10. Been to both those places and would rather live in Grays but I would swop nowhere for SW France.
  11. That is a very informative video Highy. The Deeper marketing blurb says “CHIRP sends a continuous sweep of frequencies ranging from low to high, interpreting these frequencies individually upon their return.” but in the video it seems to show that you have to select which particular frequency to use (rather than a continuous sweep of frequencies) - unless it means each individual frequency is a very small range of frequencies. In that video this shot shows how to select one of the three frequencies. The reflection showing a sloping line (in the middle of the screen) is very interesting. I interpret this as an air bubble rising from the lake bed. This shot shows what happens when you change frequencies. Assuming it is a continuous sounding line, each frequency shows the bottom at a different location. Which is right? This shot from the video is very interesting and shows a huge parabolic reflection ("fish arch" in marketing speak) in the centre of the screen. Is it a huge fish on the bottom? Of course not. The fact that it is symmetrical indicates that it is stationery as the Deeper passes over it. I would interpret it as a vertical step, probably artificial, with some debris accumulated on the edge of the step. There is a lot more to interpreting an echo trace than meets the eye.
  12. Dear confused.com I understand your confusion. I have been using a Deeper Pro + since they were first available roughly 10 years ago. They are an incredible bit of kit but I feel their capabilities are masked in traditional carp marketing speak. I have no experience of other models but this is what I understand. There seems to be no such thing as a Deeper Chirp + If the model is followed by a + sign it signifies that it is capable of using 2 different frequencies. If the model is followed by a +2 sign it means it uses three different frequencies, If it has a CHIRP designation it means it uses a special technology. According to Deeper, “CHIRP sends a continuous sweep of frequencies ranging from low to high, interpreting these frequencies individually upon their return.” For the life of me, I cannot understand what this means or how it is useful. The manual seems to suggest that you choose which frequency to use. There also seems to be a feature where the frequency changes according to depth of water. If you do not understand the relevance of frequency here is some very basic information. An echo sounder (NEVER call them fish finders, this is totally misleading marketing speak) uses a transducer (basically a combined loud speaker and microphone combined) to generate a noise and record when an echo from that noise is received. There is a pulse rate which is the number of times a sound is generated per second. If you put your ear to the transducer you will hear a rapid clicking noise. This is 15 time per second for all the Deepers apart from the very basic (non GPS) model which uses 10 clicks per second. The frequency of the sound determines what gets picked up. Think of a guitar. The top string E sounds a lot different from the bottom string E. The top string is a high frequency – the bottom string is a low frequency. Here is the first indication of why frequency is important. If you hear a band playing loud music from a long way off or when a car passes playing loud music, you often hear only the boom boom boom of the base and not the rest of the music. This is because the lower the frequency – the greater the ability to penetrate the intervening space. So in an echo sounder a low frequency could be used to penetrate weed and locate the actual bottom. Conversely, a high frequency is quickly absorbed so it might only show you the top of the weed. If you have a thermocline for example it could show up on a high frequency as a false bottom (but this is very rare) The other feature of frequency is the area is covered by the pulse. High frequencies can be focused more accurately than low frequencies. In marketing speak this is described as a narrow cone or a wide cone from which reflections are picked up. For example in the Pro +2 675 kHz gives 70 cone 240 kHz gives 20o cone 100 kHz gives 470 cone I hope, Newmarket this helps you understand what the models mean. If I were on a budget, I would choose the PRO + . Even 10 years later and with GPS no longer working on it I still use it for feature identification and mapping (by attaching my phone and Deeper to a bait boat). BTW give my love to beautiful Grays – I used to go to school there in the early 1960’s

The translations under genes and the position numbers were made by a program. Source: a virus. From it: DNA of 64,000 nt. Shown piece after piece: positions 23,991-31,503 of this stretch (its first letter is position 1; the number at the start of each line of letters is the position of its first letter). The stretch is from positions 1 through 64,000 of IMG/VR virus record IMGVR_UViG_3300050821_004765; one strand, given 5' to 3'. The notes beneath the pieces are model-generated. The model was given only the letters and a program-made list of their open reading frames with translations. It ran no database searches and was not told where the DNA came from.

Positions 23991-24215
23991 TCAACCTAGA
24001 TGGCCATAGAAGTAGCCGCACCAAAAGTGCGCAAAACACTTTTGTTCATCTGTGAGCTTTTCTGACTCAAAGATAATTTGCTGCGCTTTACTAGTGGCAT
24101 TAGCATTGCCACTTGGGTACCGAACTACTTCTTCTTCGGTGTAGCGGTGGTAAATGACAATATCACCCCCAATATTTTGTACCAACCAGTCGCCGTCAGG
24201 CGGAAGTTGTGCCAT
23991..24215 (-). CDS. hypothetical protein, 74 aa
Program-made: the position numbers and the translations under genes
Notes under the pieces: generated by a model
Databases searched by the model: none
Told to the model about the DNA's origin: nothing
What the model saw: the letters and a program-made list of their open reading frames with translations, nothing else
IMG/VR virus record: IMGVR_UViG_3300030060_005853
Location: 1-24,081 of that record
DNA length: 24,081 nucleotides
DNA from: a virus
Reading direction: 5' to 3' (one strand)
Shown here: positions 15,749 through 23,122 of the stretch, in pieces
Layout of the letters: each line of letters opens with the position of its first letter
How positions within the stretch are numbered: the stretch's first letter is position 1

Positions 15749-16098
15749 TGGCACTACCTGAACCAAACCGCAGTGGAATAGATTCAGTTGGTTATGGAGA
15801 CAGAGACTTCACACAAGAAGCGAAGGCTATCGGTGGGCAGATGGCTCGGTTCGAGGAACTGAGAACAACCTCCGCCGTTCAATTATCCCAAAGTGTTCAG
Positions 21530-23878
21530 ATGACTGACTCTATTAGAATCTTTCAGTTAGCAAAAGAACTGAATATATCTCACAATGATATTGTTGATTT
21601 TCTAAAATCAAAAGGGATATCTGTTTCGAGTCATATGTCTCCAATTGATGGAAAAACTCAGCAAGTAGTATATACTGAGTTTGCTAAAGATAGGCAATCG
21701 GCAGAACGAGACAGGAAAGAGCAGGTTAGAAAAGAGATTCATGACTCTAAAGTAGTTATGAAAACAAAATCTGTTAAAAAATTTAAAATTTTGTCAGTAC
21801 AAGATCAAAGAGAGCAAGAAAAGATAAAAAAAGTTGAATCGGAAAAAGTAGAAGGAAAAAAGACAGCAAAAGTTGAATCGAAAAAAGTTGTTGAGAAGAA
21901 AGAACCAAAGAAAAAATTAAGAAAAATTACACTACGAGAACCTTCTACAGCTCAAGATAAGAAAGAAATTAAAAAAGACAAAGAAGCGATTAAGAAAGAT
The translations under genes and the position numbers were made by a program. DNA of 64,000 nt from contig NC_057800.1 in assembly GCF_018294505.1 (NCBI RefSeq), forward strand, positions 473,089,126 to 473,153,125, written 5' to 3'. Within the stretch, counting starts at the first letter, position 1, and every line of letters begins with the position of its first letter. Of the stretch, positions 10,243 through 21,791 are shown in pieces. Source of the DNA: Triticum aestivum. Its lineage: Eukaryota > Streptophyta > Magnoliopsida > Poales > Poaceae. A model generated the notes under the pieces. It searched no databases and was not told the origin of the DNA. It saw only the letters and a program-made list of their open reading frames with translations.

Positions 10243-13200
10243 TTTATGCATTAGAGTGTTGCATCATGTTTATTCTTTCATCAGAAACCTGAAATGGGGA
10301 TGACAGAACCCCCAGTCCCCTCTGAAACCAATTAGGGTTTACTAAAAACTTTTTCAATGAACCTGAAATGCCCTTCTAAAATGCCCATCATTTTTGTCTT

13. One point about attaching your Deeper to a boat is that, if you put your phone on the bait boat, you can go well beyond the range of the Deeper Wi-Fi.. This is useful on big waters. When you are sailing your sounding lines, you get a much clearer and accurate picture if you try and steer them at right angles to anticipated contours. This would typically be at right angles to the bank rather than parallel to it.
  14. I only use my Deeper with a boat. I attach it with a spare piece of 200lb mono tied to a clip which attaches to the handle.